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Bill Belichick Press Conference Transcript 10/19

Patriots Head Coach Bill Belichick addresses the media during his press conference at Gillette Stadium on Wednesday, October 19, 2016.

BB: Look at this. How cute. Is this [baby onesie] from everybody or just somebody special?

Q: Yeah.

BB: It's all of you guys? Nice. Well, once again looking at Pittsburgh, they look good as they always do. This is really a great franchise that I have so much respect for. Just the way they do things as an organization, the continuity, the consistency they've had. I know Coach [Mike] Tomlin runs a great program. They're always good, they're always tough, they're a very disciplined team. They are a very, very good team. They have a lot of talent and playing at Heinz Field is always a big challenge. That's a great environment. I'm sure we'll get a real warm reception there. But it's the kind of football game you want to play, you want to coach in, so the Steelers are good. They do a good job. Offensively they're so explosive. They just have quality players at every positon, a great offensive line, quarterbacks, running backs, receivers, big plays, very explosive players, can score from anywhere on the field, run the ball extremely well, have great depth at that positon, score well, score in the red area, score in two-minute, just very, very good. Defensively [they're] a pressure team, a lot of secondary blitzers, turnover driven team. I think the play last year in the Cincinnati game, literally where they're a minute and a half from being eliminated, [Ryan] Shazier strips the ball out, they get it, comeback and win just is kind of the hallmark of their defenses. Their ability to get the ball out and turn it over whether it's their trapping corners in their blitz-zone scheme, whether it's strip-sacks on the pass rush, whether it's stripping the ball out of runners as they struggle for extra yardage, things like that. They find a way to do it. [They're] very good in the red area defensively, haven't given up a lot of points. They give you a lot of scheme challenges and then very explosive in the kicking game; big-play returners. They're a good rush team. They put a lot of pressure on us with their punt rushes last year, blocked a field goal last week against Miami, they're a good rush team and obviously a very explosive return team. Whether it's [Justin] Gilbert, [Sammie] Coates, or [Antonio] Brown they put players back there that can hit the home run and go the distance and score in a hurry. We're really going to have to get a great game in all three phases this week. Need a great week of preparation. This is a tough team to prepare for. We haven't seen a lot of this type of zone-blitzing and so forth in a few weeks so we'll really have to do a good job on that, and again, the explosiveness that they have offensively is pretty much unparalleled in the league, along with their great protection system and blocking schemes so their quarterbacks don't get hit much and they hit a lot of big plays. Those will all be big challenges for us.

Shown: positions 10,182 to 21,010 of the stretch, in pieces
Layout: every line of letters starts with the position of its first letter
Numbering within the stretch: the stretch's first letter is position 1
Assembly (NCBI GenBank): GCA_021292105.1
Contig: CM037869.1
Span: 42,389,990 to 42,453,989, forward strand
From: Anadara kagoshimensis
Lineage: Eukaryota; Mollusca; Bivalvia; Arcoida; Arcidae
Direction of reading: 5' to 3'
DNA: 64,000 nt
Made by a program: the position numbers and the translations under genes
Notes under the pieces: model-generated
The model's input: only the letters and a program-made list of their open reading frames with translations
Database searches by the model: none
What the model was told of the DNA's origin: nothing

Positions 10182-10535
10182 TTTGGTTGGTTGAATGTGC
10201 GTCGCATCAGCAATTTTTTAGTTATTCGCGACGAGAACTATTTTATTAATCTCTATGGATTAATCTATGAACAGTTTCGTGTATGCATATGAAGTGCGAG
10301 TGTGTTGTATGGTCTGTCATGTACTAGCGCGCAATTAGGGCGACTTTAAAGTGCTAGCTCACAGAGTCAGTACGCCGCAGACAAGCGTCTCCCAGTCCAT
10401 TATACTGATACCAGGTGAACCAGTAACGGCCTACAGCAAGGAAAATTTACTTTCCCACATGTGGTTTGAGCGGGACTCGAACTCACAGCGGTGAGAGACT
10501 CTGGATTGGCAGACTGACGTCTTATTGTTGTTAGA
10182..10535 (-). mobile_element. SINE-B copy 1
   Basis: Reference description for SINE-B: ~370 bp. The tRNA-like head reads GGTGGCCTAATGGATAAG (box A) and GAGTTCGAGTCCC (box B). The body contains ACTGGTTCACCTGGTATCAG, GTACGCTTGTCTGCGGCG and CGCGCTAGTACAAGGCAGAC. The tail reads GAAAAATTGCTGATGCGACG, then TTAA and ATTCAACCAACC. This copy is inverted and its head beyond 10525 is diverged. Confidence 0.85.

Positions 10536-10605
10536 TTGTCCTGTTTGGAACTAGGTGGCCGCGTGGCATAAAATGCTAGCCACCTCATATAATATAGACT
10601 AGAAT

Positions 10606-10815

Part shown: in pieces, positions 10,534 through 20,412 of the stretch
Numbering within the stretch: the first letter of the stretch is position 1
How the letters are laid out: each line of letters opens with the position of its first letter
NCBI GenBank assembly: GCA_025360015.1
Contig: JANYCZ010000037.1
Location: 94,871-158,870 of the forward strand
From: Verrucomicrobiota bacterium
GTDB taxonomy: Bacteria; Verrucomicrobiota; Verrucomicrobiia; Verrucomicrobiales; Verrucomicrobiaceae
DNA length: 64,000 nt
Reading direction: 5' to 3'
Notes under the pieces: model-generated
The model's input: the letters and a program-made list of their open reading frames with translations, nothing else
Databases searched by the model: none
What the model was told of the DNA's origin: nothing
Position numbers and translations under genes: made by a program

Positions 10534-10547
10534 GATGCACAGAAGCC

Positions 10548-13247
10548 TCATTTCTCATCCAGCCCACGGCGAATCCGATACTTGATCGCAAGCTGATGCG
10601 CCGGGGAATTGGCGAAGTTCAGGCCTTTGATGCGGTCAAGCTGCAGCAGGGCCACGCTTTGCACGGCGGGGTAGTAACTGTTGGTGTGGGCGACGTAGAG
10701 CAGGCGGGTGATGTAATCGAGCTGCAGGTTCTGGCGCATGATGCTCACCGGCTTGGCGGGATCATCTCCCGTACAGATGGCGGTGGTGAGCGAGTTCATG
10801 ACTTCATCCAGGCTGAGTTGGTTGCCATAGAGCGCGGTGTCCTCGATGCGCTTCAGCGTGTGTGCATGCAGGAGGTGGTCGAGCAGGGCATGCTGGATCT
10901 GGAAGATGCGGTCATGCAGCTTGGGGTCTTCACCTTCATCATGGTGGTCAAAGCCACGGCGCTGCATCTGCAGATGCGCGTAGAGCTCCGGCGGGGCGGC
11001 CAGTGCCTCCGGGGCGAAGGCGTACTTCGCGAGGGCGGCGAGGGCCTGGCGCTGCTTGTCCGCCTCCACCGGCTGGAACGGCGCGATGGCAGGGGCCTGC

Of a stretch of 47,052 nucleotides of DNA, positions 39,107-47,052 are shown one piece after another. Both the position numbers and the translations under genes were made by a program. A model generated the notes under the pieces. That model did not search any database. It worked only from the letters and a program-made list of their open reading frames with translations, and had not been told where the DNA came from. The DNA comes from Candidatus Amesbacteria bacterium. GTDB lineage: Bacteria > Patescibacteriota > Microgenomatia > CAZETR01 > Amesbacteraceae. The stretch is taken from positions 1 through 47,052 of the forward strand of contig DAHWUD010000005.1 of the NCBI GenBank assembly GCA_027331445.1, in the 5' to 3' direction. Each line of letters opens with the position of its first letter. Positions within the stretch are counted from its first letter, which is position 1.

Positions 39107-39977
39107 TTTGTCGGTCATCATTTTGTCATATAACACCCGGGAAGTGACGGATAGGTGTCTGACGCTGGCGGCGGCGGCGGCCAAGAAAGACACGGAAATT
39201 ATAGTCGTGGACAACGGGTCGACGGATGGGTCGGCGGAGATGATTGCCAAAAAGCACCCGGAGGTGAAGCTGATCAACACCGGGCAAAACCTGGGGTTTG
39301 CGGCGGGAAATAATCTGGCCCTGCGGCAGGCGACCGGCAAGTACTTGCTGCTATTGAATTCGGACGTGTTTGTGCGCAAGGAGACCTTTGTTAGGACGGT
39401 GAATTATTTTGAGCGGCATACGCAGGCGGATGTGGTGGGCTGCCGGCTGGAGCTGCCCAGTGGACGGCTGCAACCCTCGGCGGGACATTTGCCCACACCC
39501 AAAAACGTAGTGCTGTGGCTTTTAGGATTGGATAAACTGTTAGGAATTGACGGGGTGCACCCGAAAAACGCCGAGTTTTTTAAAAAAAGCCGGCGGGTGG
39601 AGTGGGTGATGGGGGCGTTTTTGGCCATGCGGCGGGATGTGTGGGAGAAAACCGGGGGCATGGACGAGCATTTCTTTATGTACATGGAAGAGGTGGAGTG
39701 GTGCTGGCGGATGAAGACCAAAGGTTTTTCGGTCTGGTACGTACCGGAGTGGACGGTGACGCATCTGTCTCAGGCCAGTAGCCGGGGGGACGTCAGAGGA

Q: What is it about playing at Heinz Field that is so tough for visiting teams?

BB: Yeah, I don't know, just their record though. I mean you just look at it - they've won so many games there. Their record is pretty impressive. So it's a hard place to go in and win. You saw what happened to the Jets, Kansas City; we've already seen it this year. It's only a handful of games but that's kind of typical of the way the Steelers play in that environment.